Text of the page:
In a society whose health and fitness industry touts intense, “go hard or go home” style workouts as the be-all end-all of attaining the perfect body you want, walking for health and fitness kind of feels like a joke. You’re telling me slow, methodical movement is going to get me healthy and fit? It’s hard to believe when you can easily consult Google and find hundreds of strength, conditioning, and cardio workouts that claim to help you shed the extra fat and finally become the healthier person you’ve been aspiring to be. But if you start with walking, which is extremely approachable and sustainable, you’re much more likely to stick with the lifestyle changes you’ve set out to make – like diet and stress management.
The reality is that pushing yourself into an intense and grueling workout routine as you try to navigate a new way of eating and living isn’t sustainable unless you have no job, no family or friends, and all the time in the world. I made the same mistakes throughout my early twenties, signing up for god-awful “butt-busting” cardio and 6am spin classes that I knew I didn’t like or want to do, but “that’s just what you do” if you want to be healthy and get in shape. I would never stick with it, and soon my newfound healthy eating would also go out the window, and I’d be back at square one.
Now, I rock climb, lift weights, do some (small amounts) of cardio, and most importantly, I walk. I started off just ensuring that I’d walk as much as I could every day. Only once I was comfortable with the new healthy eating plan I had implemented, did I start increasing the amount I’d walk and then finally started looking into other forms of exercise or movement that appealed to me.
There are numerous reasons that walking is a great start to becoming healthier and more fit. It turns out that getting a good amount of walking in every day provides you with a host of health benefits, improves cardiovascular performance, and is a great way to be active that is sustainable for most people. This is so crucial when you’re trying to change your diet at the same time!
Your body expects to walk
It kind of goes without saying, but until relatively recently, humans could only get around by walking. Only with the advent of our fancy-pants automobiles and desk jobs has that changed. Throughout my childhood and teen years, I was pretty much living the epitome of a sedentary lifestyle. When I did engage in periods of exercise, I found that my joints hurt, my back muscles ached, and I was generally miserable when I tried to be active. That changed for the first time in college, where I found myself walking pretty much all day long to get to classes, go to the dining hall, or visit friends. Not only did I notice some (really welcome) fat loss just from the walking alone, but my aches and pains nearly vanished. I felt so energized, and my mood improved, both of which were things I struggled with through much of my middle and high school careers. This was the first time that it dawned on me that walking was something that humans are meant to do – it’s how we are designed.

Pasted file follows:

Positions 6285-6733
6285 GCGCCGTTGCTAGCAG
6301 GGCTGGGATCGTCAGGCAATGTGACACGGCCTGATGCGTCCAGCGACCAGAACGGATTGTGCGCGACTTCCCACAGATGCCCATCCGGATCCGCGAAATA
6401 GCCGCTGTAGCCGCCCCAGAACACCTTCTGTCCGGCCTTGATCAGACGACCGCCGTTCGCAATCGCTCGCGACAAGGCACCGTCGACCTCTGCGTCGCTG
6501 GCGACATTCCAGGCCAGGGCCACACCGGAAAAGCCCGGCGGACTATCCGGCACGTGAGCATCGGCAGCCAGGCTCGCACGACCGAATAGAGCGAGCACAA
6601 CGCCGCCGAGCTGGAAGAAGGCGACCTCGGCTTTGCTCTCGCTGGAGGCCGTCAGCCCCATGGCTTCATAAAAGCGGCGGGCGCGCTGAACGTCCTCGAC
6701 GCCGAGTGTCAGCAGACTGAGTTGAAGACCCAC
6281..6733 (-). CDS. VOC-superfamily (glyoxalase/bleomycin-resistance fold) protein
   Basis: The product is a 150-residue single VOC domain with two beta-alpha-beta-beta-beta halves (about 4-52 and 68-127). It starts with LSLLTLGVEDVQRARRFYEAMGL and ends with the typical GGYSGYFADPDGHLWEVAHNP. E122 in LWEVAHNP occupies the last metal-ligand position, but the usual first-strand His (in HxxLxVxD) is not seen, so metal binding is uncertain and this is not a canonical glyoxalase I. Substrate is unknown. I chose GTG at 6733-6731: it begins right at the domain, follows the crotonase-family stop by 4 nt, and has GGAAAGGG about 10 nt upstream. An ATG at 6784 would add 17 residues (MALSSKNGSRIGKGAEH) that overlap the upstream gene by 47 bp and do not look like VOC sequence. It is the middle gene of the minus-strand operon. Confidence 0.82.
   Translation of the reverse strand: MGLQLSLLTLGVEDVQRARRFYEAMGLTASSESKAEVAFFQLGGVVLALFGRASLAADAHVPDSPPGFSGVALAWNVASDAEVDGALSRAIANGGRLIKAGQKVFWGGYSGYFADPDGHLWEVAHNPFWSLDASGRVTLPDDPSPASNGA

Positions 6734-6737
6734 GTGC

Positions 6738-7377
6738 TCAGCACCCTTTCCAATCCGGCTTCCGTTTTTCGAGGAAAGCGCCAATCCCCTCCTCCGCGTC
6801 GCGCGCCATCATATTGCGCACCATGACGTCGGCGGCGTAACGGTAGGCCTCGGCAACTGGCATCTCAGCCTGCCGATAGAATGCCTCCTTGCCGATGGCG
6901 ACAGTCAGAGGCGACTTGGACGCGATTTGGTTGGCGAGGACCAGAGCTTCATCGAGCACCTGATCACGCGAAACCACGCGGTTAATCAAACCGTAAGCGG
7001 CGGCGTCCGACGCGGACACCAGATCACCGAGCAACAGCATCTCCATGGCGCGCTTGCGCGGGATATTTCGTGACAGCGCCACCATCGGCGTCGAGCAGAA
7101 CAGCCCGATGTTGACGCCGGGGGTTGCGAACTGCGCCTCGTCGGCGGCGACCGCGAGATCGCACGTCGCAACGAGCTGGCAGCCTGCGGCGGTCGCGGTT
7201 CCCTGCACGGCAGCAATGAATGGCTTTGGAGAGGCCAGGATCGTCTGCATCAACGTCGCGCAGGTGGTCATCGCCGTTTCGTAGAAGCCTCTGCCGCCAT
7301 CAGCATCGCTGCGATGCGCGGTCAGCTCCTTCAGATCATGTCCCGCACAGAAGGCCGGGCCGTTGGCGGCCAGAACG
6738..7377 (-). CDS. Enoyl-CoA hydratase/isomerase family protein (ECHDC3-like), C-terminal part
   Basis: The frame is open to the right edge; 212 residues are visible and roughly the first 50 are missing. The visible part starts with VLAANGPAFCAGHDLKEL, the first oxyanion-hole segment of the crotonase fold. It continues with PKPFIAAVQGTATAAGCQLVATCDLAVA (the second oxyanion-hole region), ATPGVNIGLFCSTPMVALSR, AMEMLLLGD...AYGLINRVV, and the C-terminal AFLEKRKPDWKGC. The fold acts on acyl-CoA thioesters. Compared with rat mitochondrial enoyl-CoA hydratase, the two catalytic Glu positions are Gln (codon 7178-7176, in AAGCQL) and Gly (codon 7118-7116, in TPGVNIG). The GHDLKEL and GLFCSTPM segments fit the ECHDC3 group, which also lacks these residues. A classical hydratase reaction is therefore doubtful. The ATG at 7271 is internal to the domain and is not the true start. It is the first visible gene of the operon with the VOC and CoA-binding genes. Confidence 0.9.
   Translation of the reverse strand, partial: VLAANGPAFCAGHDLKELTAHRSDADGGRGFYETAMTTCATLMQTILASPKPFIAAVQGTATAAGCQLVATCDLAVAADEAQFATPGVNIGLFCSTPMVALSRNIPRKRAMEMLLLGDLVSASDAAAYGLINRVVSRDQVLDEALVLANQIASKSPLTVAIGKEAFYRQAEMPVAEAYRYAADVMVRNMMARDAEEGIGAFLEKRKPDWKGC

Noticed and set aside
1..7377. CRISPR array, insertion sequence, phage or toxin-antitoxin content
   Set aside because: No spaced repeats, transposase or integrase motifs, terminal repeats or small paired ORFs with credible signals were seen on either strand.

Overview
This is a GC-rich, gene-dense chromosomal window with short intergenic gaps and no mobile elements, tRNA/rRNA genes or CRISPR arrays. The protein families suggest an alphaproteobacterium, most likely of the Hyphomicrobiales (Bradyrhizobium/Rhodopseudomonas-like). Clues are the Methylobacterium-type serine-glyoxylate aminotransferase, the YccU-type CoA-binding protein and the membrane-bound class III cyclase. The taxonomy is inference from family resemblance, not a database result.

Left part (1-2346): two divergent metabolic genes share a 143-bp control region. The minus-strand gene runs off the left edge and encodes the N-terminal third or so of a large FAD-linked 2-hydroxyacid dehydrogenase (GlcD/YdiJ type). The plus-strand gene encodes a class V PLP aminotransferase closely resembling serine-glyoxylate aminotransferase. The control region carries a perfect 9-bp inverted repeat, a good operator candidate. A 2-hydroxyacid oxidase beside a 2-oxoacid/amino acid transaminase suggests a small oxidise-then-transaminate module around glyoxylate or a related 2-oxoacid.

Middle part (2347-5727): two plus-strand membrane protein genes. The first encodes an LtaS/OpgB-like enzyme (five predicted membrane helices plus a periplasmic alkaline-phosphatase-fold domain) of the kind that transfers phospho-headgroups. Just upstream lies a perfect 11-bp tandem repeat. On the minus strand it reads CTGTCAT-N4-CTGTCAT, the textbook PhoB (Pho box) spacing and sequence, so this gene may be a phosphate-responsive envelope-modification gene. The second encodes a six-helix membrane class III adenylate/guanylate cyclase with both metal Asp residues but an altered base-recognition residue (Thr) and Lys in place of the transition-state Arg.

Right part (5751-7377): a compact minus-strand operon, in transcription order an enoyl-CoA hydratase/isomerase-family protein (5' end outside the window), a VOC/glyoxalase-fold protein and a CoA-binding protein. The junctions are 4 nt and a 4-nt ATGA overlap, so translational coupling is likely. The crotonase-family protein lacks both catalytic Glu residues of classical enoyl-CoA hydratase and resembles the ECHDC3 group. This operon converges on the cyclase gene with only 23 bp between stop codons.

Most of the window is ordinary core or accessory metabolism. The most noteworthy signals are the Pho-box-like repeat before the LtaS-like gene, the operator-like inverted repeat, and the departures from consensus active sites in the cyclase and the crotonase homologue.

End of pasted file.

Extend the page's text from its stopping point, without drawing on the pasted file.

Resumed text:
It gets you out into nature – which improves health markers
Dedicated walks outside tend to make most of us feel better. There are studies that have been recently published that have measured these effects in real-life people. Dedicated time spent in “green spaces” like forests or parks showed improvement for a whole host of health markers. Immune systems improved, stress responses lowered, and one study showed a lowering of pulse and blood pressure in subjects that spent time outside.1 2 And what’s even crazier, a single walk/hike showed these beneficial effects in subjects for 30 days or more. That means if you can make it out to a park or forest or any green space in your area just once a month, you could get these health benefits, along with a sweet day trip to a place you possibly haven’t been to before.
It can help you be more creative
I was on one of my short daily walks around the office building that I work in when I decided that I wanted to start writing a blog. I come up with ideas for future posts or new recipes to try for dinner fairly regularly while I spend time walking, and that’s no coincidence. Studies illustrate a strong connection between the act of walking to the number of creative thoughts that an individual comes up with.3 Being at a point in our history where we are consuming more than ever before, it benefits us all to engage in activities that help us feel more creative.
It’s a sustainable healthy activity that keeps you on track
This is one of the more powerful effects that walking can have. Because it’s so easy to work into your day-to-day routine at some scale, it’s a very sustainable activity. People rarely get burnt out on too much walking. It’s also easy to scale to your own lifestyle. If you don’t have the ability to carve out large amounts of time to go and walk a few miles, you can take periodic breaks and walk around your office or work space. The flexibility that this provides frees up a lot of brain space that can be used on other parts of your life. This is key when starting a new diet or lifestyle transition and things like choosing which foods to eat for breakfast can feel overwhelming.
These are just a few of the more powerful reasons why I prioritize walking every day. If you don’t dedicate time for this now, I really encourage you to start!